Your skin is as unique as you are. Knowing what it needs—and what it doesn’t—can go a long way toward keeping it healthy and vibrant. We’re breaking down popular skin care ingredients to see which offer big boosts for certain skin types—and which are better left on the shelf.
for dry skin …
- Ceramides: These fatty acids occur naturally in the skin and make up 50% of the outermost layer of your epidermis. They create a barrier that locks in moisture and prevents dryness. In addition to boosting your skin’s hydration, they can strengthen the skin surface to protect against environmental stressors. Ceramides can be used to treat eczema or to help moisturize skin after procedures, such as a laser treatment.
- Glycerin: Derived from animal or plant fats, glycerin is a humectant. This means it works by drawing in and retaining moisture to keep skin hydrated. One of the most common ingredients in cosmetics, its other benefits include improving skin barrier function, providing protection against skin irritants and accelerating the wound-healing process.
- Shea butter: This ingredient is known for leaving skin as soft as, well, butter. As an emollient, shea butter hydrates the skin and creates a barrier that locks in moisture. It’s also rich in fatty acids, antioxidants and vitamins, which means it also can slow down the breakdown of collagen and improve the texture and appearance of skin. Since it’s an anti-inflammatory, it’s a great option for soothing very dry or irritated skin.
- Benzoyl peroxide: This popular acne-fighting ingredient is antibacterial by nature and clears your skin by removing dead skin and excess oil. However, its side effects include redness, dryness and irritation, leading to issues for people who already have dry skin.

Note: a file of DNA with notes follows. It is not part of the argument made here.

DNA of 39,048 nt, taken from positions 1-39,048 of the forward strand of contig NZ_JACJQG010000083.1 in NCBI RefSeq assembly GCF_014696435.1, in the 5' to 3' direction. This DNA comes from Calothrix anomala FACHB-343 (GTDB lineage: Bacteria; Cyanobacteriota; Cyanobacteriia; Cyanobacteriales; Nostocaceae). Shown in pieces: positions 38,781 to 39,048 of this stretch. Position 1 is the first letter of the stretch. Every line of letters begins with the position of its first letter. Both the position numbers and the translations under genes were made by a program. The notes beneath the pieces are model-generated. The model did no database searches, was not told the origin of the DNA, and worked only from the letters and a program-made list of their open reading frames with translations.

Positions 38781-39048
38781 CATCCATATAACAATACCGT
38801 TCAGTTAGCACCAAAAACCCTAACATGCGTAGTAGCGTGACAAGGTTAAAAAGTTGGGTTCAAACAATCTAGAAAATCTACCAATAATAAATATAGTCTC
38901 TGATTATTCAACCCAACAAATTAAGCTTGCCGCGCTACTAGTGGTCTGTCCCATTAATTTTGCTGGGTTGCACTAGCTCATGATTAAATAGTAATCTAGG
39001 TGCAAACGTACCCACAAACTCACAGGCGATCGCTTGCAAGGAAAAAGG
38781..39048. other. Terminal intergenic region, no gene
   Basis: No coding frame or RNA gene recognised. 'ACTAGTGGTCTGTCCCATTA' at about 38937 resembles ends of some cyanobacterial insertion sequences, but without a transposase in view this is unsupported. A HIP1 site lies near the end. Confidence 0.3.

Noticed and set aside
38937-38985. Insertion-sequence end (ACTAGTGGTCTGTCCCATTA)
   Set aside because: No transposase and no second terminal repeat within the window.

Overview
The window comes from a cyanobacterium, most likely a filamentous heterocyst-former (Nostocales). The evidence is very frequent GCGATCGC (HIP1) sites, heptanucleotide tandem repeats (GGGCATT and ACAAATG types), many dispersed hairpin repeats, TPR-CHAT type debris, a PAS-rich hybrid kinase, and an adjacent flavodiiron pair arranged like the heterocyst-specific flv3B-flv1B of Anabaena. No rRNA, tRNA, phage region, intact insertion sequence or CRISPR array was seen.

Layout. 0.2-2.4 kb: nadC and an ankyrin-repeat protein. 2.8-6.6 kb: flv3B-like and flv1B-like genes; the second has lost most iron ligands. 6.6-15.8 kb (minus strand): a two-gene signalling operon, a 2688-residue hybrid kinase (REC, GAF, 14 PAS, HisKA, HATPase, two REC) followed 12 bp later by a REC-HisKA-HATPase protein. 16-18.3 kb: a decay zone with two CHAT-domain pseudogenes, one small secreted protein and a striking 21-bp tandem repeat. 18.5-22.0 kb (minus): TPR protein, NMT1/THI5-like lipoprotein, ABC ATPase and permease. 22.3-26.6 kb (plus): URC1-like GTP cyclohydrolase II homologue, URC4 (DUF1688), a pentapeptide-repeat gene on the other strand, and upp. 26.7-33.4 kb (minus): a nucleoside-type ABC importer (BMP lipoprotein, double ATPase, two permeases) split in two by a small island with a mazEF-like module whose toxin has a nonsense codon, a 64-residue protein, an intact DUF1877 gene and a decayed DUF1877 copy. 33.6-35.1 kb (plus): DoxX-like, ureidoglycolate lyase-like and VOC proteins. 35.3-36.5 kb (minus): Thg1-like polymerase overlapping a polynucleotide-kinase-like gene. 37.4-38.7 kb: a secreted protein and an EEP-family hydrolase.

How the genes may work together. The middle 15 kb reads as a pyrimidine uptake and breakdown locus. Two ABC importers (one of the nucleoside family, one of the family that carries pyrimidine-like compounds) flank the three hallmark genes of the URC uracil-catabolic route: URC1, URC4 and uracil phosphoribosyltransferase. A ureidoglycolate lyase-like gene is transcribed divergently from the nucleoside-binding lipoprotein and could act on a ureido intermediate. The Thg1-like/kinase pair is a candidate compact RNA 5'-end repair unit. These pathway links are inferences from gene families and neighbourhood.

- Salicylic acid: Extracted from willow tree bark, this chemical exfoliant is not recommended for people with dry skin. Its primary use is treating acne, and one of its biggest benefits is removing excess oil, which can lead to even more dryness. It is a good option for people with oily skin who are looking to treat superficial breakouts, but anyone with dry or sensitive skin would do better to avoid it.
- Retinol: There’s no doubt that retinol and retinoids are major players in the skin care world. These vitamin A derivatives can have many benefits, including stimulating collagen and elastin production, which helps keep the skin looking supple and youthful. However they’re also notorious for drying and irritating skin. If you’d still like to try a retinol product, use moisturizer before and after application to create a buffer for your skin.
for oily skin …
- Glycolic acid: An exfoliating acid derived from sugar cane, glycolic acid is a common acne treatment, but it does so much more. It not only helps you slough off dead skin to expose the newer layers underneath, its small molecule size means that it can penetrate deeper into the skin and stimulate collagen production. Glycolic acid can help with hyperpigmentation, dullness and fine lines and wrinkles.
- Niacinamide: Also known as nicotinamide, niacinamide is a form of vitamin B3. It’s not only an essential nutrient for your body, research has shown that its use in skin care may be an effective treatment against acne, hyperpigmentation and eczema. One of its big benefits is helping regulate the production of sebum. Since it also moisturizes, builds keratin and has anti-inflammatory properties, it’s a great choice for oily skin.
- Hyaluronic acid: Nowadays, hyaluronic acid is unavoidable as a moisturizing ingredient. It’s naturally found in between collagen bundles in our skin, but it decreases as we age. Applied topically, it can moisturize the skin and provide a temporary plumpness. However, it needs to be used in combination with other moisturizers and works best when applied to damp skin. Be careful about applying it in a dry climate. It works by absorbing moisture and can pull it from deeper layers of the skin if there aren’t other sources.